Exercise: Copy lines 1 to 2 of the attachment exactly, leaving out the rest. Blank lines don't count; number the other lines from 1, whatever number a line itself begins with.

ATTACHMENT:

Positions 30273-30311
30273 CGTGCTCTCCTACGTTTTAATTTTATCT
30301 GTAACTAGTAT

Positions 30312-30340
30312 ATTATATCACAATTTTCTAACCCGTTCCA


Positions 30273-30311
30273 CGTGCTCTCCTACGTTTTAATTTTATCT